With a finer level of definition of IT project budgets it my be useful to determine different obsolescence factors for each capital asset associated R&D expense. Different obsolescence factors may be associated with unique application development and with new product development.
The R&D_Obsol factor is then used to calculate the potential R&D present value as shown in this formula using past R&D budgets
This term is called potential in that it makes the assumption that R&D efforts result in an increased value of a company. Certainly business cases that were developed to justify these projects have made that assumption. Potential value can be converted to a real value by determining a relevance factor of how successful R&D expenses were in either improving the performance of the company or by reducing the costs of company operations.
The Potential R&D Present Value calculation is shown with a linear or straight line method. Other present value methods could be used. For example, to take into account the value of money.
To develop the R&D relevance factor we use the work of Dr. Paul Tallon. Dr. Paul Tallon, Assistant Professor of Information Systems, Carroll Scholl of Management, Boston College has written and published numerous papers including: “Executives” Perceptions of the Business Value of Information Technology: A Process-oriented Approach” with Kenneth L. Kraemer and Vijay Gurbaxani. Journal of Management Information Systems, 16(4), 2000, pp. 137-165.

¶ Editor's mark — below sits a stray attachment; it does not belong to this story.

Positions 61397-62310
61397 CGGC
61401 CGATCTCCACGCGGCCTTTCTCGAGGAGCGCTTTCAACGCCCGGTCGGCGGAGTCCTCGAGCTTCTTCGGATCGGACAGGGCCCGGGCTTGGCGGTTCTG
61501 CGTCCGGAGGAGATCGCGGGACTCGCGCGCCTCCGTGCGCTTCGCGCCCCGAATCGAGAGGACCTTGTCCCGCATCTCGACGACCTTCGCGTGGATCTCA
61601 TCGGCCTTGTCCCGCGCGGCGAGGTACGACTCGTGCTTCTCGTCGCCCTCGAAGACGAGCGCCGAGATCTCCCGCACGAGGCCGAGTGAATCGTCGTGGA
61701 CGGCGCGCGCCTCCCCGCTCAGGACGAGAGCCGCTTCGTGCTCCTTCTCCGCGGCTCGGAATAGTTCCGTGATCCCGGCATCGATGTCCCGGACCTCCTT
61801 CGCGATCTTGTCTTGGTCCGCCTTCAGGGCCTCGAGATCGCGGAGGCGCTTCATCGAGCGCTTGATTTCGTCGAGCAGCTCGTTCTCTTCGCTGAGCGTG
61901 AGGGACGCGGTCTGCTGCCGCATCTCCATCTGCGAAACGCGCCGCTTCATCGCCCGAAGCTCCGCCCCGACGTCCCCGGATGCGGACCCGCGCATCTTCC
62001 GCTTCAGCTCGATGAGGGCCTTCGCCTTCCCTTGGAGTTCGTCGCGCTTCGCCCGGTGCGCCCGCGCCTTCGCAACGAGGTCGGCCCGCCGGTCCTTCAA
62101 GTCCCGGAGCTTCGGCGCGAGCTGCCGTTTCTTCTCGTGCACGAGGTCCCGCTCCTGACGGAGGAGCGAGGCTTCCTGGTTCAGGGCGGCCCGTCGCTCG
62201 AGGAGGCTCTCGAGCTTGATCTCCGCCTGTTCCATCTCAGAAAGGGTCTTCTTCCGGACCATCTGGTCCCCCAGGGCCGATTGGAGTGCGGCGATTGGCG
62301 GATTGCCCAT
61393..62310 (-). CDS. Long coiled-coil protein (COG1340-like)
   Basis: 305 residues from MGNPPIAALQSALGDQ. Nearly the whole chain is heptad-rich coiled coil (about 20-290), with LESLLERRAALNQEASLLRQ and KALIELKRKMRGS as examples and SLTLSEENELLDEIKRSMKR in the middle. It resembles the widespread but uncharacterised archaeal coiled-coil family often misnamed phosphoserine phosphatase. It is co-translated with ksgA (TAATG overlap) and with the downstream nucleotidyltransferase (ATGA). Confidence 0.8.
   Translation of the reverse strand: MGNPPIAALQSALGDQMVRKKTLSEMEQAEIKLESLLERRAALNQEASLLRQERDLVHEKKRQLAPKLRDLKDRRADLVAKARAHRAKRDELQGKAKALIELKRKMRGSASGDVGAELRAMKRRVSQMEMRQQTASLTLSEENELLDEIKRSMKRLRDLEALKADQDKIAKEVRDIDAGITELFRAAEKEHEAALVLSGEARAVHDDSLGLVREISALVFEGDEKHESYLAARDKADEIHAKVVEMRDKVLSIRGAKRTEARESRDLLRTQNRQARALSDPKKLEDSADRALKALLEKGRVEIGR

The admissibility of executives' perceptions has been the subject of some debate due to fears that executives (and IS executives in particular) will exaggerate their views on IT impacts as a means of self-promotion. Research has alleviating these concerns by showing that perceptual and objective measures of firm performance are highly correlated. In one such study by Venkatraman & Ramanujam (1987), senior executives were asked to rate their firm's performance relative to that of their major competitors using a number of different performance measures, including sales growth, net income growth and ROI. The resulting high degree of correlation between perceptual and objective performance measures, led the authors to conclude that perceptual data from senior managers can be employed as acceptable measures.
A recent study by the London School of Economics suggests that while executives might be favorably inclined toward IT, they are largely dissatisfied to date with how IT investments have performed (Compass 1999). Considering this level of dissatisfaction, it is unlikely that executives will exaggerate claims of payoffs from IT in fact, the reverse might hold.